The above-discussed solutions such as gearboxes, larger engines, and the like might be utilized, but the cost is high. The following United States Patents describe various prior art systems that may be related to the above and/or other turbocharger systems:
U.S. Pat. No. 4,392,352 (issued Jul. 12, 1983) to Stumpp et al, discloses a method and an apparatus for regulating and attaining an anti-overload means in turbochargers and in internal combustion engines equipped therewith, serving in cost-favorable embodiment both in Otto (gasoline) engines and in diesel engines to limit the air throughput of the engine in accordance with the engine speed and to provide that neither the turbocharger (as a result of exceeding its limit rpm) nor the engine can be endangered if the engine exceeds the permissible compression and combustion pressure.
In summary, the intent is to attain a favorable adjustment of the exhaust turbocharger over the entire RPM range of the internal combustion engine. To this end, the exhaust gas quantity delivered to the exhaust turbocharger is controlled in accordance with the throughput, that is, in accordance with the air quantity delivered to the engine, with the aid of a bypass line. The air quantity delivered by way of the compression area of the exhaust turbocharger of the engine is detected ahead of the exhaust turbocharger, either with the aid of a direct air flow rate meter, or by means of a throttle restrictor and the detection of the underpressure being created at that point.
U.S. Pat. No. 5,131,229 (issued Jul. 21, 1992) to Kriegler, discloses that in order to utilize recycling of exhaust gases at high engine loads in an internal-combustion engine with an exhaust gas turbocharger, optionally with a charge cooler, as well as an exhaust gas recycling valve which is arranged within a connecting pipe through which a partial exhaust gas stream flows, the connecting pipe, in the direction of the flow, branching from the exhaust pipe upstream of the exhaust gas turbine and connecting into the charge pipe downstream of the exhaust gas turbine, an apparatus is employed which injects water into the partial exhaust gas stream flowing the connecting pipe at operating temperature and at high load operation of the internal-combustion engine.
U.S. Pat. No. 6,422,008 (issued Jul. 23, 2002) to Voss et al, discloses methods and apparatus for reducing the RPM level of a diesel engine exhaust stream by providing a suitable oxidation catalyst into the exhaust train. The oxidation catalyst may be incorporated into a thermal insulative coating on the inner surface of the exhaust train-particularly the exhaust manifold and exhaust pipes prior to the turbocharger. Alternatively, when the exhaust train includes a turbocharger, the catalyst can be in a separate monolithic unit between the engine and the turbocharger. The system may also include an improved diesel oxidation catalyst unit having a metal monolithic substrate. The oxidation catalyst can also be incorporated into a thermal insulative coating inside the cylinders, particularly on non-rubbing surfaces. A further embodiment is the use of a stainless steel bond coat to bind the thermal coating to a metallic substrate, particularly an aluminum substrate.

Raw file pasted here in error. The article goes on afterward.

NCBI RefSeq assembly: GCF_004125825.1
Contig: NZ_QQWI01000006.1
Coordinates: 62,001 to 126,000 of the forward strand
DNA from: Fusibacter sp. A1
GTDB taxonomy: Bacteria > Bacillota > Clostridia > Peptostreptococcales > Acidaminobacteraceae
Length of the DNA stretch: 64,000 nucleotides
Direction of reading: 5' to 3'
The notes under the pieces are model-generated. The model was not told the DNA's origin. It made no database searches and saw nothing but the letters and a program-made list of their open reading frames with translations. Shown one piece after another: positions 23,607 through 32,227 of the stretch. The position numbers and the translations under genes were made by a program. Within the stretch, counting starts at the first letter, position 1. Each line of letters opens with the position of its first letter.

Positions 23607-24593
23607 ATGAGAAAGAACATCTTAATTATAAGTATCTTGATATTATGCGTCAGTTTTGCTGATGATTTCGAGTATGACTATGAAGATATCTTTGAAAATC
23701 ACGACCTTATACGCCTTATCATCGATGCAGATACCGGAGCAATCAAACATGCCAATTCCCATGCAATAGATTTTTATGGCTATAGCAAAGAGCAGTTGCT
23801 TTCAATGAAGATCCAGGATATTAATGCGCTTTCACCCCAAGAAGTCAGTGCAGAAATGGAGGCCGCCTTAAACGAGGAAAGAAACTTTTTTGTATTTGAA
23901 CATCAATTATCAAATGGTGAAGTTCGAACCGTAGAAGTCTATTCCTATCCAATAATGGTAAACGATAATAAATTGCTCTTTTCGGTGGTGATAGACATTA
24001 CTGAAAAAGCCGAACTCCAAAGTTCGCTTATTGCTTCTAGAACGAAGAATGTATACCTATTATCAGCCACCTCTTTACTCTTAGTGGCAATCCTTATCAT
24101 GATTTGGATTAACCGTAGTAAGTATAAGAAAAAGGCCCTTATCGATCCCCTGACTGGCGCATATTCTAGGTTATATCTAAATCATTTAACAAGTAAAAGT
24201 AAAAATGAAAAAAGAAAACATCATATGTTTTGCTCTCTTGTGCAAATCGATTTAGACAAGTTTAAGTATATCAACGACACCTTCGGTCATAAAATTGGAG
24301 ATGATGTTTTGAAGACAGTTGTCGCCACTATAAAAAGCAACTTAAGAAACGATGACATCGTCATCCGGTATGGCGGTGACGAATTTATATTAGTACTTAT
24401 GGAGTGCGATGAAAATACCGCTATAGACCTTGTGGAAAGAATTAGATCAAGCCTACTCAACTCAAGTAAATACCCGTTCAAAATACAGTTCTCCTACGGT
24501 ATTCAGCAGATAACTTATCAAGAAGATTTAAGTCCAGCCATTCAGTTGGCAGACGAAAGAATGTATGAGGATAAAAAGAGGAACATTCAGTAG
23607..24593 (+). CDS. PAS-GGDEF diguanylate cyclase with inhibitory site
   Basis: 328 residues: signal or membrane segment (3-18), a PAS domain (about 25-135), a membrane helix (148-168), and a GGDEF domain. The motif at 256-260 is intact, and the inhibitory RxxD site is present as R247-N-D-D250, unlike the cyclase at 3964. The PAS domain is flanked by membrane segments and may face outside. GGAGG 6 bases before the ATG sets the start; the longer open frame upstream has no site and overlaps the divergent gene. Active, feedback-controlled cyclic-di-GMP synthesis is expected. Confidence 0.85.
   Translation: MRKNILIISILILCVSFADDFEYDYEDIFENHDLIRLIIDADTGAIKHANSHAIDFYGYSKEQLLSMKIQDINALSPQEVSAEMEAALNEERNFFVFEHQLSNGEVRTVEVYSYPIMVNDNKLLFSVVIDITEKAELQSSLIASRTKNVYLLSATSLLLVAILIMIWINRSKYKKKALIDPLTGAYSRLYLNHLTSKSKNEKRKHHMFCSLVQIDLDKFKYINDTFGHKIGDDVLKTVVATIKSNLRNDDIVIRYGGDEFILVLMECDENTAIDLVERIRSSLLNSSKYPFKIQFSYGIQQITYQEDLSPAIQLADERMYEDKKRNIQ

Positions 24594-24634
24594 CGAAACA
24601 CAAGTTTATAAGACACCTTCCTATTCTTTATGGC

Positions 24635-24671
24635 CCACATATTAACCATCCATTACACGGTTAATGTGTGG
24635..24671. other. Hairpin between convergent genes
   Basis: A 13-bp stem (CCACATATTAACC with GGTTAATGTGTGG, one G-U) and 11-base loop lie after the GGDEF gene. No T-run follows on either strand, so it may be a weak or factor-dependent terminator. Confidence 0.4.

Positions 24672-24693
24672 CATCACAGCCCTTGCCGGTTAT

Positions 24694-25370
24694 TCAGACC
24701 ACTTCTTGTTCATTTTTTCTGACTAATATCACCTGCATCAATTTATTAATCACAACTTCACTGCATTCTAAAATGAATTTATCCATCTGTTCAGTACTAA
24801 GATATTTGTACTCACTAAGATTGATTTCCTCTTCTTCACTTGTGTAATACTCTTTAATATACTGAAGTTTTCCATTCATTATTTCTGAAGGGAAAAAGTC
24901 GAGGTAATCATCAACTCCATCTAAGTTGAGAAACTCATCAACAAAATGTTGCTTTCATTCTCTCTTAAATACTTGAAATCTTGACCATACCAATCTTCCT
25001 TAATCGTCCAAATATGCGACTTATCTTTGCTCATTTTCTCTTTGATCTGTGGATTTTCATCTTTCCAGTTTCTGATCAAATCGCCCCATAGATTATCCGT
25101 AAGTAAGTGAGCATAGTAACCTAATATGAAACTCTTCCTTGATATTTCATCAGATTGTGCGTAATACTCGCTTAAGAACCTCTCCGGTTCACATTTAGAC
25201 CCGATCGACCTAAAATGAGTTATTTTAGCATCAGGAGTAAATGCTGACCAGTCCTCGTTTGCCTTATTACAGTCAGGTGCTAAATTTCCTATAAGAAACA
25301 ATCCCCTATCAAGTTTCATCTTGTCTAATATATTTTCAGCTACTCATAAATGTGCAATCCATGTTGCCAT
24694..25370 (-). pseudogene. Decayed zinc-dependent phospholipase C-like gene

U.S. Pat. No. 6,470,866 (issued Oct. 29, 2002) to Cook, discloses an apparatus for and method of exhaust gas recirculation in an internal combustion engine that operates with charge air boost. An EGR valve has an inlet port communicated to the engine exhaust system upstream of a throttle valve in the tailpipe and an outlet port communicated to the engine intake system. The throttle valve is controlled to selectively restrict exhaust gas flow through the tailpipe so as to maintain the difference between pressure at the EGR valve inlet and pressure at the EGR valve outlet substantially unaffected by changes in pressure in the intake system and in the exhaust system.
U.S. Pat. No. 6,557,347 (issued May 6, 2003) to Alvarez et al, discloses a method and apparatus of operating a turbo-charged diesel locomotive engine to facilitate controlling pressure in an engine cylinder. The method includes determining an allowable peak firing pressure for the turbo-charged diesel engine; determining an actual peak firing pressure; and comparing the allowable peak firing pressure to actual peak firing pressure to control the operation of the turbocharger for controlling peak firing pressure. The apparatus includes a diesel engine including an intake manifold, an exhaust manifold, an electronic fuel controller, a turbo-charger, and a motor-generator coupled to the turbocharger and operable to at least one of increased turbocharger rotational speed, decrease turbocharger rotational speed, and maintain turbocharger rotational speed, and a controller including a first input corresponding intake manifold air pressure and a second input corresponding to fuel injection timing for the engine and including as an output a motor-generator configuration signal.
U.S. Pat. No. 6,637,382 (issued October 28) 2003, to Brehob et al, discloses a turbocharger system for a diesel engine includes an exhaust driven intake air compressor, a sensor for tracking the position of the engine's throttle and for generating a throttle position signal, and a water injection system for furnishing water to the engine's air intake. A controller receives the throttle position signal and operates the water injection system such that the rate of water injection will be increased in the event that the time rate of change of the throttle position signal indicates that the throttle pedal is being depressed at a rate exceeding a predetermined threshold.